Novellas, despite their short number of pages, can be a suitable medium to believably portray the emotional and psychological condition of a specific character. The Misfit by the Maltese author Oliver Friggieri focuses on Baruch, a young man who was trying to discover himself, while grieving over his recently deceased professor.

The display of Baruch’s feelings starts at the instant when he ran to the cemetery and revisited the day of the funeral. That moment is depicted in an emotional, gracious and poignant manner. He loved his professor, who was 33 years old when he died, but no one noticed it. During classes, he always heard everything he said with the utmost attention. However, he never took notes, because he didn’t want to stop looking at him. Contrary to some of his more eager colleagues, he also didn’t approach the professor after classes.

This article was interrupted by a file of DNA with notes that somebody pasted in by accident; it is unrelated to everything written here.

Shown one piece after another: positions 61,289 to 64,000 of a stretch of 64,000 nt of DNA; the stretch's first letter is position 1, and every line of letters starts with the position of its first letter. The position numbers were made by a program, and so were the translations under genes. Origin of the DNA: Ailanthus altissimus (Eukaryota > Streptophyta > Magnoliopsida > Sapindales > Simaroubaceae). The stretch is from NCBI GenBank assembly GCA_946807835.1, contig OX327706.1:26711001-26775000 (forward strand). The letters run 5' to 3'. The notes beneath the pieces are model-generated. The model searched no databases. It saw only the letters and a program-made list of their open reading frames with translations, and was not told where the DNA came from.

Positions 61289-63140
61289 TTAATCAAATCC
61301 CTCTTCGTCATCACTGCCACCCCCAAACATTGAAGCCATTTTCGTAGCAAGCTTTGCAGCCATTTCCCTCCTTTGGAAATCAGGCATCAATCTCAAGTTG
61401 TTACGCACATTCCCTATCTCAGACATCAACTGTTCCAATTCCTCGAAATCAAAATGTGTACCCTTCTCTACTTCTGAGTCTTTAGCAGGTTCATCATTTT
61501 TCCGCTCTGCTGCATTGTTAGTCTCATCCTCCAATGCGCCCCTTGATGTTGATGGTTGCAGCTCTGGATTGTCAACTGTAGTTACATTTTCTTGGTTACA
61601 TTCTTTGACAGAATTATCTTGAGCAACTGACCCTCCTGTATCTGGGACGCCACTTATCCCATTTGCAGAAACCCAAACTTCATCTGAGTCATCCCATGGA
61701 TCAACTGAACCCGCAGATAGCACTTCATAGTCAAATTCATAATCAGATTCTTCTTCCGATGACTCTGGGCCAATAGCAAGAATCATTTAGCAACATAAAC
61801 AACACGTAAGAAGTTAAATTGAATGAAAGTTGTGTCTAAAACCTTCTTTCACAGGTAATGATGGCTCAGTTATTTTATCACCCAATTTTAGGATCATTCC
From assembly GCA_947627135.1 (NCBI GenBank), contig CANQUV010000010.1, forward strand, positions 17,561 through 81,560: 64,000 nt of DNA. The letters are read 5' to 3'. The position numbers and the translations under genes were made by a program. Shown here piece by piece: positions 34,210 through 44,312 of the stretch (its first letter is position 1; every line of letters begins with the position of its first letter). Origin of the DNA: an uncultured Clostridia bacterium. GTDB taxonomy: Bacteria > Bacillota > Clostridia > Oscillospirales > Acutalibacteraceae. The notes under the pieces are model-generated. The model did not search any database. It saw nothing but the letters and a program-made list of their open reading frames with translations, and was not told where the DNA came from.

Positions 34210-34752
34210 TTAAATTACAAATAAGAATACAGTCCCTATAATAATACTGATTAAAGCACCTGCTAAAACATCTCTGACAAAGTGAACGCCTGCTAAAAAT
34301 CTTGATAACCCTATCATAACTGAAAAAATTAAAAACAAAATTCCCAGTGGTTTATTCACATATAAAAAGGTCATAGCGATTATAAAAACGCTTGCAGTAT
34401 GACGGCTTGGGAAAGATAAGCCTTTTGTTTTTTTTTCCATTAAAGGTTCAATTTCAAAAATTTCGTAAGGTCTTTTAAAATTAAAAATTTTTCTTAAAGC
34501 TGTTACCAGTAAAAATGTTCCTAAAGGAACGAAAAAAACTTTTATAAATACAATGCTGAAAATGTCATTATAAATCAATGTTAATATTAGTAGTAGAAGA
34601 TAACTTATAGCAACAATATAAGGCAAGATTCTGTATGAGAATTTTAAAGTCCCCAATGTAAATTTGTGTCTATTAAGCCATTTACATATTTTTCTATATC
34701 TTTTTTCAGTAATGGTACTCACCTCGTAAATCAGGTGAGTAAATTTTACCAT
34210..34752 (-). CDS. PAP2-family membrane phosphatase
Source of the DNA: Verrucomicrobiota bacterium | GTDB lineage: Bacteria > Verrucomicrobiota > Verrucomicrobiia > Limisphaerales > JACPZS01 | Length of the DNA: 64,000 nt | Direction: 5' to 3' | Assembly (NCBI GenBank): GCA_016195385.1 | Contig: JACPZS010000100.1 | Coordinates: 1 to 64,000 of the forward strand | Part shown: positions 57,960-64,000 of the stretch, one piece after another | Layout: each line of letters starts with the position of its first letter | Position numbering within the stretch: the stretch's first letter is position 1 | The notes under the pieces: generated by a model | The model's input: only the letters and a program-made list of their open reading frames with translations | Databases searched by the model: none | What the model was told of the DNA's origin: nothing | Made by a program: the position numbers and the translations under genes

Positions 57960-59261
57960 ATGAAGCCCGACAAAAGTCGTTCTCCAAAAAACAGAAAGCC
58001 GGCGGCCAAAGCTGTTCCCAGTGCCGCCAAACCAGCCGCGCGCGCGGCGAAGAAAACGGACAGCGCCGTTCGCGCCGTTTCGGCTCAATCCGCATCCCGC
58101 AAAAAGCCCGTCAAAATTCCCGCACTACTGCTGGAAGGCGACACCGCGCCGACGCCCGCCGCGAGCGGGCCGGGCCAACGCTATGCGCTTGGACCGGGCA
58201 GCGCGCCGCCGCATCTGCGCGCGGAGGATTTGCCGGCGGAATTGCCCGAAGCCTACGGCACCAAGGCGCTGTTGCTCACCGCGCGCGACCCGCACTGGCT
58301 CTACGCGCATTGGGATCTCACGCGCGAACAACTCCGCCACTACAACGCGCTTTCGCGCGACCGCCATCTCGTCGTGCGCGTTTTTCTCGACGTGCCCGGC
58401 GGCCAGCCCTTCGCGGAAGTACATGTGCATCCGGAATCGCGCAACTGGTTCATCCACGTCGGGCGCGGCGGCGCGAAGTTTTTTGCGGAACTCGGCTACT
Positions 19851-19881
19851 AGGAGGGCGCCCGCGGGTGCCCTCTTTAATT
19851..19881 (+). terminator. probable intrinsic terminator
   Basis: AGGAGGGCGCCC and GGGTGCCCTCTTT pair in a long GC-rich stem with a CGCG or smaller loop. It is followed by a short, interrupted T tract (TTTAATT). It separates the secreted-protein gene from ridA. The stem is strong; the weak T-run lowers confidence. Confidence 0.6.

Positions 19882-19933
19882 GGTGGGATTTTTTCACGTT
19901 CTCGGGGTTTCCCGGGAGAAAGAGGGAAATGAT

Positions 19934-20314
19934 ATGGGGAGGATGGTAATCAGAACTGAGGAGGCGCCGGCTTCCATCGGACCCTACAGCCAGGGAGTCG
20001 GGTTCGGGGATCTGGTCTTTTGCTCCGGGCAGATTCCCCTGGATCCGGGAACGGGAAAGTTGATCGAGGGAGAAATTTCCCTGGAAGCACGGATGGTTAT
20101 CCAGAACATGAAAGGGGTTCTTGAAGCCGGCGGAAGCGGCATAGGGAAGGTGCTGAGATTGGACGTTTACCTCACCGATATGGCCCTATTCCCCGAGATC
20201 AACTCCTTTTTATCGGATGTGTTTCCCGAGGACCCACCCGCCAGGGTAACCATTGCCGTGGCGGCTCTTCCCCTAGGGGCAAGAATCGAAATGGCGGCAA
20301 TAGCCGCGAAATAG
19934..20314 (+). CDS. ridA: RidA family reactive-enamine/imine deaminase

Baruch was struggling to come to terms with who he really was. His life was full of contradictions. He felt depressed and lacked confidence. As he was extremely reserved, he also couldn’t explain his feelings to others. His parents wanted to be able to understand him but couldn’t. Baruch didn’t share his tribulations with them. Instead, he kept a diary, since he could express himself much better through written words. Friggieri used meaningful metaphors, similes and visual descriptions to convey Baruch’s psychological ordeals. Continue reading

‘A Amiga Genial’ (‘My Brilliant Friend’) by Elena Ferrante

My rating: 4 stars